The hand made me think of the body. And the body made me think of the head, and the head made me think of baseball. Memory skips and jumps and lands on moments in our lives we have nearly forgotten. Like baseball with a mannequin’s head. Like Tommy W stealing a head from a department store and us Chicago boys taking swings at it at the park. Everyone got a shot before it shattered. Split right down the middle. Someone said cool. Someone said whoa. We gathered around the head like we gathered around a nudie magazine. Only we were not gawking at naked bodies, but a broken head, bits of shattered plastic and molding. And there was knowledge in that cracked head. And we thought we were peering into a well of wisdom.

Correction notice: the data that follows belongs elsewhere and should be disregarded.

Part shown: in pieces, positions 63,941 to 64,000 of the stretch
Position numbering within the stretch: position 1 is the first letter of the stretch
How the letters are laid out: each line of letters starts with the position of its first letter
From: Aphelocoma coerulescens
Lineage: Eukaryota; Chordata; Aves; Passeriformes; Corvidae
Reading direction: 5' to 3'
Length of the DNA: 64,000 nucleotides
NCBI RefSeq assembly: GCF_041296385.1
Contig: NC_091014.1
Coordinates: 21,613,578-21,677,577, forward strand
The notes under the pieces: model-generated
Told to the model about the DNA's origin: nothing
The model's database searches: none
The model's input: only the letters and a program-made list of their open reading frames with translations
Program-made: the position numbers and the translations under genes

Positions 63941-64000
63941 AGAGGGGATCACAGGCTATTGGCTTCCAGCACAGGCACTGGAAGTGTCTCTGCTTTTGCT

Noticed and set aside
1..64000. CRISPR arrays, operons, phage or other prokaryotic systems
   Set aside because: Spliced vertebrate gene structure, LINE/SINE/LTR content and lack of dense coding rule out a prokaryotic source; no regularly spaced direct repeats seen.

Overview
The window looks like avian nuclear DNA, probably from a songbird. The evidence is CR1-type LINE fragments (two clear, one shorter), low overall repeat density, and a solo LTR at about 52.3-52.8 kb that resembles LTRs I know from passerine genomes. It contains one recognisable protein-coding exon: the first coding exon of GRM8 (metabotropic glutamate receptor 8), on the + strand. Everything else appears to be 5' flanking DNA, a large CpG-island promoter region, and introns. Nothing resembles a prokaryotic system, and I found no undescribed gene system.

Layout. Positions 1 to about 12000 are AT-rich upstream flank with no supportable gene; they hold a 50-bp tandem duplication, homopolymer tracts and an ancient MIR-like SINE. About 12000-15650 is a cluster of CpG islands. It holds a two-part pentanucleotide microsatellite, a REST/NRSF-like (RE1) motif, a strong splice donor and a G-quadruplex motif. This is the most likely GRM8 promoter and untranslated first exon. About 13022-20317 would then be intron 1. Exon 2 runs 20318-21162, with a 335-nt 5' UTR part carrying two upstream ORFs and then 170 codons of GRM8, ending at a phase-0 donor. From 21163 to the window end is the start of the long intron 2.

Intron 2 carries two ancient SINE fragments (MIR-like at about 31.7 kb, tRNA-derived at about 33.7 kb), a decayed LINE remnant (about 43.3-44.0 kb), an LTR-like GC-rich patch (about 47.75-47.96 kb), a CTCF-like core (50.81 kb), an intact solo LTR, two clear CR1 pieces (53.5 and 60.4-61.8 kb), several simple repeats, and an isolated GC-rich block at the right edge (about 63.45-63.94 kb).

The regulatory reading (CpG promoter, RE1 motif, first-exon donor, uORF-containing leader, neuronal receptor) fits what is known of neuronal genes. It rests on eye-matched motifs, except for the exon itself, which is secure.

My Buddha works out. That’s what I used to say. He is not the fat one, not the Buddha in the Mahayana tradition. My Buddha—the Thai Buddha, the Theravada Buddha—stops eating in the afternoon and takes very little pleasure in food. He eats only as necessity dictates. He would never indulge in an apple pie. Nor would he sneak midnight snacks or hide candy bars under his bed. The Thai Buddha, my family’s Buddha, is, for the most part, svelte and humorless.

But I envied the fat Buddha, the Buddha of China and Japan and Korea. With this Buddha, it seemed my size would not matter. With the fat Buddha, being big was cause for celebratio­n, for merriment. Look at his oval mouth of laughter. Look at his fat spreading like pudding, and pudding is good. Look at his earlobes of wisdom that hang to his shoulders.